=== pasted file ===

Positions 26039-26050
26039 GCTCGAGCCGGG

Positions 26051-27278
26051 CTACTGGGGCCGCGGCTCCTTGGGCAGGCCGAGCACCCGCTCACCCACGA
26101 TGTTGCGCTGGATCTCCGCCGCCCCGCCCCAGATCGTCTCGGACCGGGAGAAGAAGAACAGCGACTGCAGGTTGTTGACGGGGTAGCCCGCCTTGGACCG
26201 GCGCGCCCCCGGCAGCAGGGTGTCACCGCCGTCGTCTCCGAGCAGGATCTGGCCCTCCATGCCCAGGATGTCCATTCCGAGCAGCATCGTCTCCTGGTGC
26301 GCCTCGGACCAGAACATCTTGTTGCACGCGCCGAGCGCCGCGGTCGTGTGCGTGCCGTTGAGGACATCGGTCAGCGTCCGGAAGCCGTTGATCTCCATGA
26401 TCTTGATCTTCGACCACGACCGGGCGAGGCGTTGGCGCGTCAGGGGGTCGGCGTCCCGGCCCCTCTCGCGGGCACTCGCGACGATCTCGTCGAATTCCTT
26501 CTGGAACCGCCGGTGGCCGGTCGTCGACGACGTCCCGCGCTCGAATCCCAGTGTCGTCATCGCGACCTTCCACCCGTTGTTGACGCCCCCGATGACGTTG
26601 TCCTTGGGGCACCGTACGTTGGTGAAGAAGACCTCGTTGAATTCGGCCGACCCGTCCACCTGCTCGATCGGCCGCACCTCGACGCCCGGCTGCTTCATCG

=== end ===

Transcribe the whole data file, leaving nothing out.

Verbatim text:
Positions 26039-26050
26039 GCTCGAGCCGGG

Positions 26051-27278
26051 CTACTGGGGCCGCGGCTCCTTGGGCAGGCCGAGCACCCGCTCACCCACGA
26101 TGTTGCGCTGGATCTCCGCCGCCCCGCCCCAGATCGTCTCGGACCGGGAGAAGAAGAACAGCGACTGCAGGTTGTTGACGGGGTAGCCCGCCTTGGACCG
26201 GCGCGCCCCCGGCAGCAGGGTGTCACCGCCGTCGTCTCCGAGCAGGATCTGGCCCTCCATGCCCAGGATGTCCATTCCGAGCAGCATCGTCTCCTGGTGC
26301 GCCTCGGACCAGAACATCTTGTTGCACGCGCCGAGCGCCGCGGTCGTGTGCGTGCCGTTGAGGACATCGGTCAGCGTCCGGAAGCCGTTGATCTCCATGA
26401 TCTTGATCTTCGACCACGACCGGGCGAGGCGTTGGCGCGTCAGGGGGTCGGCGTCCCGGCCCCTCTCGCGGGCACTCGCGACGATCTCGTCGAATTCCTT
26501 CTGGAACCGCCGGTGGCCGGTCGTCGACGACGTCCCGCGCTCGAATCCCAGTGTCGTCATCGCGACCTTCCACCCGTTGTTGACGCCCCCGATGACGTTG
26601 TCCTTGGGGCACCGTACGTTGGTGAAGAAGACCTCGTTGAATTCGGCCGACCCGTCCACCTGCTCGATCGGCCGCACCTCGACGCCCGGCTGCTTCATCG